Thursday, July 31, 2008

Europe: Great Rock Band and Great Basketball Destination?

So last week Josh Childress, proving that his threats were not idle, signed with a Greek professional team in a deal that was reportedly worth over $20 million (US). It's a three year deal, and he can opt out after each one of those years. Childress, who was averaging slightly above ten points a game, will now have a richer basketball salary than Kobe Bryant and be a star overseas with that ever-marketable afro. Plus, Greek chicks aren't that much worse than anything he could have pulled in the ATL.

"Secretly, little man, I just really like olives and feta cheese."

Before him, a few players of similar ability--Juan Carlos Navarro, Primoz Brezec--had re-upped overseas, but they had already played for European teams before migrating to the NBA. For a player as clearly American as Childress to decide that the international game was more profitable and promising than the NBA he dreamed of as a child is the signal of a real tipping point in the business of basketball. In the wake of his decision, many more mid-level guys have tested the waters. For example, Delonte West is mulling over a two-year $10 million deal with a Russian team--how terrifying would his neck tats be to the reds? And for the first time, pacing to Europe seems like enough of a threat that NBA teams are over-paying people (Biedrins, Andris) just to keep them from leaving. Couple that phenomenon with all the second-round draft picks from overseas electing to stay there over an NBA minimum salary, and this is significant. From my armchair, the ramifications of that Childress signing could present a very different version of the NBA to us in just a few years.

The story of Brandon Jennings, who is probably the best high school player in the country, has coincided with Childress' because he is a new breed of player as well. He has rescinded his commitment to the University of Arizona to make bank in Italy for a year before taking his rightful place in the NBA. His toying with Euroball is different though because he's still seen as a prospect. Rather than mess with high-level college competition for nothing, he wants to kill a year over there as the main attraction while making a few hundred thousand. (Plus, he didn't qualify academically for Arizona. Yikes. I doubt this is part of the equation for him, but to be honest, the education of living abroad will probably teach him more than he would learn as a U of A athlete.) But make no mistake, the NBA is his dream. This is a way to keep playing basketball, not go to school, and make money. Then he'll make the jump to playing with people in his class.


That tattoo might read "Young Money," but what it really says is: "I didn't try on my SATs."

What's different about Josh Childress is that he had already proven himself on that stage. This is a decision based entirely around the value of the contract he could receive with the present NBA salary cap and the weak US dollar versus what he could get in Greece. So it got me thinking, what would happen to the makeup of the league if more players in Josh Childress' position made the transcontinental leap?

The superstars will stay here no matter what. 25% of a team's payroll is still enough of a financial incentive, and the exposure the NBA provides leads to more than that in endorsements. God help us if Carmelo one day signed with Tau Ceramica. (And it would be 'Melo. All he has to do is learn how to say "stop snitchin'" en espanol.)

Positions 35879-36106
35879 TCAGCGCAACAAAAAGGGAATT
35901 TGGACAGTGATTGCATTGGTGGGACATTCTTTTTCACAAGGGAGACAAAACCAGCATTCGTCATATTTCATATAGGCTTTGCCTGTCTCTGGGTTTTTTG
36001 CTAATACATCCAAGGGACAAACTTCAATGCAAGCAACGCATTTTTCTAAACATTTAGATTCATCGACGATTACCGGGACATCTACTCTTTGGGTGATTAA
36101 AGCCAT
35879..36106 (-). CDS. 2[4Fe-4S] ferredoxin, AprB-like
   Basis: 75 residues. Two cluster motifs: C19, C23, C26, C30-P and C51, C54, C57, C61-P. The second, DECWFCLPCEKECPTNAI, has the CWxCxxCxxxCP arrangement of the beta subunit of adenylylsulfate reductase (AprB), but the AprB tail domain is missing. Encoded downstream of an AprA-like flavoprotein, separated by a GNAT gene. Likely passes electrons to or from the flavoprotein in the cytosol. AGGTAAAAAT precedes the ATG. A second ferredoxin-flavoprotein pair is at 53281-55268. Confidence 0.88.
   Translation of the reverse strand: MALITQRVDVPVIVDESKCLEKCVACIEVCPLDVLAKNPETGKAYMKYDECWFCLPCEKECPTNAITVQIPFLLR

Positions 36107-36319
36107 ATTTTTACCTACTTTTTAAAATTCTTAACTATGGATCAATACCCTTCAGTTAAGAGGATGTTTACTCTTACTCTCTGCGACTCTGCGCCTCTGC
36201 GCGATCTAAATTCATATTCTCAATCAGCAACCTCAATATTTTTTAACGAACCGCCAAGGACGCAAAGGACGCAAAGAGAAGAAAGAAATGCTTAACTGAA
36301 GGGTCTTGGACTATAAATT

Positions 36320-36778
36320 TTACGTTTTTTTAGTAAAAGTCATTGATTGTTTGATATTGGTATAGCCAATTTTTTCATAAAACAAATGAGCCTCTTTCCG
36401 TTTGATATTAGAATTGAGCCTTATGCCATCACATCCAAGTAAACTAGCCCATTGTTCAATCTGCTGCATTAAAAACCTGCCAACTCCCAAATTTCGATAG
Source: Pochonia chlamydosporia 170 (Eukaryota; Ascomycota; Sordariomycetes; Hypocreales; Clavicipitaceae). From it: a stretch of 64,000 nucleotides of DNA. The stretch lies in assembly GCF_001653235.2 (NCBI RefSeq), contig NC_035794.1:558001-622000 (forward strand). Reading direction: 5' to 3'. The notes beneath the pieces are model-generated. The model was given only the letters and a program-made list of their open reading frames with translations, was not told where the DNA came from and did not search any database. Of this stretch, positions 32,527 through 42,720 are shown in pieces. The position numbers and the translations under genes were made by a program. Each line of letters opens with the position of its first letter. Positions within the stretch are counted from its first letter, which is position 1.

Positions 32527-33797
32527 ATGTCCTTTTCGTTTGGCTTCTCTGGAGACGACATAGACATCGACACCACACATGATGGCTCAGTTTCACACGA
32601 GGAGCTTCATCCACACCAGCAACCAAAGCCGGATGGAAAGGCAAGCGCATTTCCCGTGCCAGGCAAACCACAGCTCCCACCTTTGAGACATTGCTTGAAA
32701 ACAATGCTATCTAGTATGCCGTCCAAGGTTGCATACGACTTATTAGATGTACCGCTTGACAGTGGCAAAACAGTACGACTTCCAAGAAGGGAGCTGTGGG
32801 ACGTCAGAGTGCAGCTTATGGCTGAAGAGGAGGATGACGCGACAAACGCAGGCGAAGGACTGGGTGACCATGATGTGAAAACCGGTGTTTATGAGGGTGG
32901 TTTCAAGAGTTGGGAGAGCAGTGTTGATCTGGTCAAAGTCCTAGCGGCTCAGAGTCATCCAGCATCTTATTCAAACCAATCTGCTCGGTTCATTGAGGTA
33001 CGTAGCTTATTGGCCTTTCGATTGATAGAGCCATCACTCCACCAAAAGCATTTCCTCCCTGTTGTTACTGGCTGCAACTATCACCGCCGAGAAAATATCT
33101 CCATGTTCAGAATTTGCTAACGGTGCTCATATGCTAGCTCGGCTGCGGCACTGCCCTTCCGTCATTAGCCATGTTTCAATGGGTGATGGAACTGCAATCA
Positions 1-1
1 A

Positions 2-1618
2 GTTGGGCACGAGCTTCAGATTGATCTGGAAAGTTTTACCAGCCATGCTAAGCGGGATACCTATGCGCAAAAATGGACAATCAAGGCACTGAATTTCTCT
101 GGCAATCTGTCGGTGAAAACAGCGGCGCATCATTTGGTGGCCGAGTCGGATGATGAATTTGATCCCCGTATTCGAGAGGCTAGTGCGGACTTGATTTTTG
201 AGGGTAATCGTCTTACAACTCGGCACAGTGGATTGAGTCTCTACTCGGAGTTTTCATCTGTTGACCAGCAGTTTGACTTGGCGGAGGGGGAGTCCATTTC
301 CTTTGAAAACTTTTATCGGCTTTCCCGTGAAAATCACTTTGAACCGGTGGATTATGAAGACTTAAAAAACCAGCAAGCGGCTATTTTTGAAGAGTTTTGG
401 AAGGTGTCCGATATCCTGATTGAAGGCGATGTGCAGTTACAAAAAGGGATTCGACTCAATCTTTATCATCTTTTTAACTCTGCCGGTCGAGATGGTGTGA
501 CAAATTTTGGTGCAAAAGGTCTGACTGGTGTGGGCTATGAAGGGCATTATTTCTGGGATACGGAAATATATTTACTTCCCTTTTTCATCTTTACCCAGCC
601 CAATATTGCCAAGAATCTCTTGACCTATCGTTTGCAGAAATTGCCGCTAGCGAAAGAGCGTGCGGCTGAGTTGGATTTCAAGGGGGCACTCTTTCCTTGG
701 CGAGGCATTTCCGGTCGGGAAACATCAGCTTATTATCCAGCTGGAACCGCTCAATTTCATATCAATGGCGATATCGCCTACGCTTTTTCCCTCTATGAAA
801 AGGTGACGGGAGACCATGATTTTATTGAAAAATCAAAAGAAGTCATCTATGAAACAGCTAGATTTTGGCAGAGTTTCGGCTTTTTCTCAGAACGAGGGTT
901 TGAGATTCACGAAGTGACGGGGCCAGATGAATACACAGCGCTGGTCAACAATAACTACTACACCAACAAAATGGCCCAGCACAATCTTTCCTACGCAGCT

Someone with the name recognition of Brandon Jennings notwithstanding, the young players seem safe too. European teams don't seem to have the resources to evaluate American talent with as broad of a scouting stroke as division one colleges and NBA teams. I might be wrong about this, but it seems as if they have to wait for the player to make a name for himself here to be interested. Giving a lot of money to High School Blue Chip X wouldn't really translate into enough tickets over there to be worth it.

No, the players who are in danger of moving are the mid-level ones like Josh Childress. They have played a few years in the NBA, enough to be disillusioned by it, and have tested their skills against the best in the world. They'll never be a superstar in America and are tired of being shuffled from one team to another. If a team in Spain or Italy offers them more money to be first banana, why not take it? So what would happen if there were no NBA role players?


"Hold up, did somebody say 'no role players'?"

We would be faced with a league of peerless stars and unseasoned young dudes with nothing in between. (I guess there would be the occasional guy who is just really patriotic.) Role players are essential to basketball as distributors, rebounders, on-the-ball defenders, gritty energy players, etc. If this doomsday scenario were to happen, basketball would definitely be a worse game as a result. The role players are probably the most important to the philosophy of the game continuing to make sense. It's enough that players don't care about winning for their team or being the pride of their team's city, the spirit of teamwork would take a hit in a real way if the role players moved en masse. I realize I'm being too serious about this, since there would be good unintentional comedy as a result as well, but I don't want my league to change. And part of me thinks the Europeans know this and are sabotaging our game out of spite. What do you guys think?

Let's not tell any of the NBA players that strip clubs are better overseas. Then we'd be in trouble.

1 comment:

Michael said...

I don't think they allow pancake faces on planes anymore...something about pancakes possibly being stuffed with explosives???

Too bad Maccabi Tel Aviv is actually good, otherwise he could go over to the Motherland and lay bricks with my ancestors. What took them years and years of backbreaking labor, he would manage to build in one season.